By Peerzada Salman courtesy daily Dawn Karachi.
REPLACE Gregor Samsa with a building oil Moljee Street opposite the Merewether Tower. The story will have almost the same character with a different name ? let’s say Tower Mansion or Seth Ramchand Building ? undergoing no different ordeal than Samsa does when one fine day he wakes up to discover that he has been metamorphosed into a big insect. The buildings on Moljee Street face a similar dilemma.
For Samsa, in the beginning things become toilsome for hi m and the people around him (family, colleagues and regular visitors) try and grasp the transformation. As time passes, and as things become part of the daily banal routine, Samsa is treated accordingly. His existence becomes unpalatable for some, eventually forcing his family members to rue his transmuted state. So he does not cope with it for long and… passes away. God forbid if the above-mentioned buildings end up being Samsa-like. However, as of now, their fate is comparable to that of the oft-dis-cussed Kafka character.
The Merewether Tower has astounding old structures all around it. It is because the clock tower stands at a point which is the confluence of two of Karachi’s major thoroughfares, I.I.
Chundrigar Road (formerly McLeod Road) and Shahrah-i-Liaquat (formerly Frere Road). The convergence is a huge lesson in history for all those who are interested in the subject. Both roads have several colonial buildings which point to the time when Karachi was expanding, tastefully at that, as a cosmopolitan town. Once Pakistan earned independence, gradually these structures (a majority of them) were either demolished or left to their own devices. Consequently, looking at some of them from a distance, with a foul sewage smell coming from uncovered manholes making breathing an arduous task, can be a tortuous experience. Can a history lover shy away from his job?
Across the Merewether Tower on Frere Road a structure, which shopkeepers say is Tower Mansion, positions itself in an unassuming way. To be honest, no one can feel good looking at the building since it can be likened to a Greek hero who has not had a bath for years. You can tell that its makers invested a great deal of creativity and thought in its construction. Step-motherly treatment meted out to the building by whoever resides in, or uses, it is evident.
Tower Mansion is situated from where Moljee Street begins and touches the Kharadar zone. The row of buildings parallel to the mansion starts with a weird but interesting structure on top of whose triangular carvings Seth Ramchand Keshrdas is written. The name lends a pre-1947 touch to it. The shine on the walls suggests it was redone or refurbished not too long ago. The combination of the old and the new is an odd one, though.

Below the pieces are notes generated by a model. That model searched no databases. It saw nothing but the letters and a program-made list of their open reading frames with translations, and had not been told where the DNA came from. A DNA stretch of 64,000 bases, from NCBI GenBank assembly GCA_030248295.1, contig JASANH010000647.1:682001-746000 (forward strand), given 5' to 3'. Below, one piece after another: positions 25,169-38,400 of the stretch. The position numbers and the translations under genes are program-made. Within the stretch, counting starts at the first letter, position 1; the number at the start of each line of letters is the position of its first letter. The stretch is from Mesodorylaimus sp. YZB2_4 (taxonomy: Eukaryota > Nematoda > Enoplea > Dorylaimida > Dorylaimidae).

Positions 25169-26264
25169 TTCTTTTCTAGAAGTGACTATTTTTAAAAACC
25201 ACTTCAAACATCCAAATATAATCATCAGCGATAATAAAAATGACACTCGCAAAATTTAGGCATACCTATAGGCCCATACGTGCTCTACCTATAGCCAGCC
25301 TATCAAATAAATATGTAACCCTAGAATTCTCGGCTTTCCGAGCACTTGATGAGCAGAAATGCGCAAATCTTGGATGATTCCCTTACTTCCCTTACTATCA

Getting away from Moljee Street would not be a bad idea since buildings made of concrete have totally overshadowed, in some cases dwarfed, the very few stone-made ones. It would be wrong to entertain the notion that the little journey is over. Walk back to Frere Road. Look in the diagonal direction and find yourself unwittingly sliding towards a facade of what once may have been a huge edifice. Only the outer wall of this structure
remains and the inner part has completely vanished, as if scooped up like ice cream and nothing but the biscuit remains. Yes, it is what used to be Shikarpur Cloth Market.
NOTICE the use of cement bricks on top of the stone structure.
The market, as old Karachiites endorse, at one point in time dominated the Karachi city scape. These days it serves as a parking facility. Of course, the space is so wide and accommodating that those who work in the area find it appropriate to park their vehicles here. With the market disappeared like a puff of smoke in blustery wind, are there any signs that depict the historic worth of this lonely facade? There are two. First, its portal of an entrance mentions Shikarpur Cloth Market 1924 in faded letters. Two, you stroll into the hollowness through the entrance gate, immediately on your left a list of companies which may have housed their offices in the building can be easily read. One such mention of an office reads: Hillhom & Sons, 1st Floor, Room No: 17.
Architect Noman Ahmed says: “The emissions caused by vehicular traffic have affected the facades of these buildings. This is the reason that the motifs used in their construction are not clear. Once these structures are properly treated, even that can be sorted out, that is, we will be able to see their motifs in a better way.”
Kafka’s character may be dead. He may not have come to terms with his metamorphosed existence. The buildings on Moljee Street are trying hard to hold on to whatever is left of their lives. They should not be allowed to end up like Samsa. Their lost character can be retrieved, and without much hassle.
Author’s email : mohammad.salman (at) dawn.com